Hocus Pocus and the Croxton Play of the Sacrament

Cameron Hunt McNabb

Abstract


This article addresses how heresy and parody intersect in the Croxton Play of the Sacrament through its religiously and verbally dissenting characters. The play’s highly theatrical depiction of a host miracle both enforces and undermines its emphatic endorsement of the real presence. The play ameliorates this tension by the privileging of words over deeds, aligning the transformative power of the consecratory words with the transformative power of believers’ confessions at conversion wherein both words and actions enact a transubstantiation, thus manifesting the real presence of Christ. The play’s language becomes a moral marker and the vehicle for the heretics’ dissent (and descent) but also, when the Jews convert, the means of their reconciliation.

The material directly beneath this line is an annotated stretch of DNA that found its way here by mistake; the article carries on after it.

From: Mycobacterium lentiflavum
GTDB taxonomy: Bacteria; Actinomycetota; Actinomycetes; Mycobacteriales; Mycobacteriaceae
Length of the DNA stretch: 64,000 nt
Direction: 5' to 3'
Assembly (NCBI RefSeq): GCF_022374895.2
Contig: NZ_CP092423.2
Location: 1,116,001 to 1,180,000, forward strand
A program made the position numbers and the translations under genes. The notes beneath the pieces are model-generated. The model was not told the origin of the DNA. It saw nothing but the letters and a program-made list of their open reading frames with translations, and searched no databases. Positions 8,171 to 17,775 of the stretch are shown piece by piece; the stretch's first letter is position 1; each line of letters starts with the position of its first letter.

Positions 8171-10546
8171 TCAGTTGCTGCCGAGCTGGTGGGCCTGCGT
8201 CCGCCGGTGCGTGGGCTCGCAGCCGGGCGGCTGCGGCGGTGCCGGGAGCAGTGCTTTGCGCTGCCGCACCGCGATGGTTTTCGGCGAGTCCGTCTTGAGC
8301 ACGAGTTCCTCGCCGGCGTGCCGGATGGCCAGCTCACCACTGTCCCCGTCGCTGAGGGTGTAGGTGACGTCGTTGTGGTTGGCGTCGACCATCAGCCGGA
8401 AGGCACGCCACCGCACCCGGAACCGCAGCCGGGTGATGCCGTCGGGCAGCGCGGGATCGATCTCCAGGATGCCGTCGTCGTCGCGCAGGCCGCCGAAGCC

Keywords


Croxton Play of the Sacrament; Hocus Pocus; Lollary; Jews; conversion

Full Text:

PDF


DOI: https://doi.org/10.12745/et.17.2.1202


Cameron Hunt McNabb
Southeastern University

Cameron Hunt McNabb (cameronhuntmcnabb@gmail.com) is an assistant professor in the English department at Southeastern University. She has published in Neophilologus and Pedagogy and has reviewed numerous plays for journals such as the Shakespeare Bulletin. Her most recent work explores the intersections between medieval and early modern drama.